August 28, 2008

New Zealand

-Downtown Auckland as seen from a ferry ride to Waiheki Island.-

We arrived safely in New Zealand on the 27th and are greatly appreciating the Kiwi hospitality. From the time that we have arrived until now, we have been shocked by the common kindness of strangers. We'd never imagined that Auckland could be so welcoming. While the weather is cool, cold for those of us who are accustomed to a hot Korean summer, at present we've found that the culture is overwhelmingly warm.

-We spent the afternoon on the Island sipping wine at the world renown Stoneridge Vineyard.-

After checking ourselves into a hostel in downtown Auckland, we ventured out to check out the streets and see what we were in for on our next two weeks of traveling. The city itself is a mix of old and new. It reminds Trev a lot of Seattle, while I think that London must look a little like this. One comment that Trev made that stick out in my mind is that Auckland is kind of like a mutt. The architecture varies so much from one building to the next as do the people. It seems in a way to be a multi-cultural mecca.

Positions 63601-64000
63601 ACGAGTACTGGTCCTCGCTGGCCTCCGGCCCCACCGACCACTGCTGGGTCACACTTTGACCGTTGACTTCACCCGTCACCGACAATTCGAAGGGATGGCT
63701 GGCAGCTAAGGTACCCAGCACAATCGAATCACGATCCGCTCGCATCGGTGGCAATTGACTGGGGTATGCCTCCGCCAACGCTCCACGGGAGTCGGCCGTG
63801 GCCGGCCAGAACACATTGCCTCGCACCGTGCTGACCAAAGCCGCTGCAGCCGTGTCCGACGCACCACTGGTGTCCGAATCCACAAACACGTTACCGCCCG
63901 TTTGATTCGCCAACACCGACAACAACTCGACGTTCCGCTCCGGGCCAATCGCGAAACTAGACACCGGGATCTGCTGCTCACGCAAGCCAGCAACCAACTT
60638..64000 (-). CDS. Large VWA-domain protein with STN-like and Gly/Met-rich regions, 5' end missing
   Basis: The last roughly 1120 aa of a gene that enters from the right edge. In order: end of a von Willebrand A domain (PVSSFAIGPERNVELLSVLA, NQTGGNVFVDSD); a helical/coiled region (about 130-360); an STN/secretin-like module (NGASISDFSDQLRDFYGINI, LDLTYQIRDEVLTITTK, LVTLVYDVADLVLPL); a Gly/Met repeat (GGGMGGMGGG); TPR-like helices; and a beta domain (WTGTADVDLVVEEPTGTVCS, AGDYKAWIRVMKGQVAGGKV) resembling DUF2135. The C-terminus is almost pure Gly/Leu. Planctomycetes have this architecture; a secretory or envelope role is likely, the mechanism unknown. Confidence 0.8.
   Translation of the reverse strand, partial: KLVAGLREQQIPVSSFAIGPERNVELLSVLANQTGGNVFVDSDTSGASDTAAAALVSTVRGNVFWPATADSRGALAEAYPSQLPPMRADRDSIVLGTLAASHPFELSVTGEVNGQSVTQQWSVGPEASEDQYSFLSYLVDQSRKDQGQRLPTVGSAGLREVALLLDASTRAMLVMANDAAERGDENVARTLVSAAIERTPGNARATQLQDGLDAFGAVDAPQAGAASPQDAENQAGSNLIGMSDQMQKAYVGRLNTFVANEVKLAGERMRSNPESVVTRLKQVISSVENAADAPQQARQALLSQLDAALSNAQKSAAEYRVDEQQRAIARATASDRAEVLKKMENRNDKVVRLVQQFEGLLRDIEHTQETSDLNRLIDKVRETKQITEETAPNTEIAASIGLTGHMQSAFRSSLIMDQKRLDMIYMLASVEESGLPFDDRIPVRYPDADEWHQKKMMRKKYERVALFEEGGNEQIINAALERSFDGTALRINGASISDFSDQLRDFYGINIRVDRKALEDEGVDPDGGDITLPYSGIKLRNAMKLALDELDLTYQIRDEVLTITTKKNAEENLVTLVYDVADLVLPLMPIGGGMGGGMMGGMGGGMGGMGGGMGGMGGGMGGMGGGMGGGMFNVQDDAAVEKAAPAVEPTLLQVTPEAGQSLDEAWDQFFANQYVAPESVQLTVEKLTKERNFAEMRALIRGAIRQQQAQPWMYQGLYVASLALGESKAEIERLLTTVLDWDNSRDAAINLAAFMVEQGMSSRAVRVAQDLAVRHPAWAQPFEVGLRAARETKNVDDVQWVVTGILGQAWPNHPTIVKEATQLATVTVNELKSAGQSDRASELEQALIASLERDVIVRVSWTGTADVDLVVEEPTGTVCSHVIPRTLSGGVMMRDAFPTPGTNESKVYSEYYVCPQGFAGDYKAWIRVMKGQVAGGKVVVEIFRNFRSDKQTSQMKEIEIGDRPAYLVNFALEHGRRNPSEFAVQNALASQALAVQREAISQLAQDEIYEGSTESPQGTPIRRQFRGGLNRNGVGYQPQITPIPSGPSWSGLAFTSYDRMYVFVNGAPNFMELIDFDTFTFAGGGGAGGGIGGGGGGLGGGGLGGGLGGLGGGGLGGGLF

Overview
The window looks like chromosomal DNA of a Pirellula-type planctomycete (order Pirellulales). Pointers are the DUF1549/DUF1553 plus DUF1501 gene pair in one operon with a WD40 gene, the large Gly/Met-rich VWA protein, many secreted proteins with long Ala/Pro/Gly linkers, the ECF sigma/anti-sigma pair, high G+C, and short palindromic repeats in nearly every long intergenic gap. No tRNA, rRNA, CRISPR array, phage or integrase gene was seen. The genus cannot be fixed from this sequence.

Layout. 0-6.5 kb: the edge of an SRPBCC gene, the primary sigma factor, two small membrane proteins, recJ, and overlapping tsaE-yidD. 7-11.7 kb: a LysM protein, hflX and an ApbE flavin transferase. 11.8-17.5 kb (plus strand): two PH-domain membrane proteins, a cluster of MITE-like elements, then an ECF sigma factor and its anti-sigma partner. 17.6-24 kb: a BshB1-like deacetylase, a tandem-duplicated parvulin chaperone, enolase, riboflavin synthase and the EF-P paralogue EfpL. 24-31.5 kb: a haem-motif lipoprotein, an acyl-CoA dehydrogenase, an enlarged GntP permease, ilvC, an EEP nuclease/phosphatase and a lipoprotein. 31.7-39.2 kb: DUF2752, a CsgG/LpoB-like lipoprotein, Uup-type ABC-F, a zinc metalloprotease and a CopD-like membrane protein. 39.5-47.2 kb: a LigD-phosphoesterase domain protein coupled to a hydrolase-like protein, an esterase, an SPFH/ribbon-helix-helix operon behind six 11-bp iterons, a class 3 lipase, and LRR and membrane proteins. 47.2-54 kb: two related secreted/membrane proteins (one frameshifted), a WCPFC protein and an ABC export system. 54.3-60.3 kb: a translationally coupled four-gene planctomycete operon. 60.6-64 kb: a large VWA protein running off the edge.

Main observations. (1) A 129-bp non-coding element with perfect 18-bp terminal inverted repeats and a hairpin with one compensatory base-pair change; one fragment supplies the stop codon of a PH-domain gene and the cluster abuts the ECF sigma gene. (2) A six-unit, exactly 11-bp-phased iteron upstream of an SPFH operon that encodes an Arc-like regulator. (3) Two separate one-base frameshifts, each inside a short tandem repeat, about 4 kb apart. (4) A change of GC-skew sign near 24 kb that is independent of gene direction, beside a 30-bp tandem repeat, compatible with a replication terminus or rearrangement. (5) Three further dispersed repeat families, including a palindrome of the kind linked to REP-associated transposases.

-Trev's great find on our afternoon of beachcombing.-

-We've found the landscape to be beautiful. Every place that we've been has been picture-perfect.-

August 24, 2008

Hong Kong - By Night

-Mid-night taxi on the streets of downtown Hong Kong.-

At the tail end of our time here in Korea I was fortunate enough to be able to sneak down for a quick visit of Hong Kong. It was in Hong Kong I met with my old life-long friend, Nicki, who I had not seen for many years.

-Waiting for the train...-

-A double-decker bus and the famed lights of this high class Asian super-city.-

During our short reunion Nick and I exchanged the more recent stories of our day-to-day lives, we reminisced about the old times we'd shared, we relayed heartaches and joys and in general we stayed up all together too late every night.

-Heaps of bracelets at a side-street, late night market.-

-The Chinese side of Hong Kong.-

With Trev and my life being so unsettled and all over the place, and with her life being of much the same nature, I never actually thought the day would come when we would be able to meet and in Asia nonetheless. Yet, it was an amazing experience to be a part of Nicki's life again, even if it was only for five days.

Hong Kong - By Day

-The breathtaking view from The Peak.-

My time in Hong Kong with Nicki and Katrina was spent catching up and taking in the foreign experiences of this once British trading post. From Disneyland to day hikes, from trips to Macau to late night meandering in hodgepodge markets, we felt like we'd taken in a lot at the end of the week.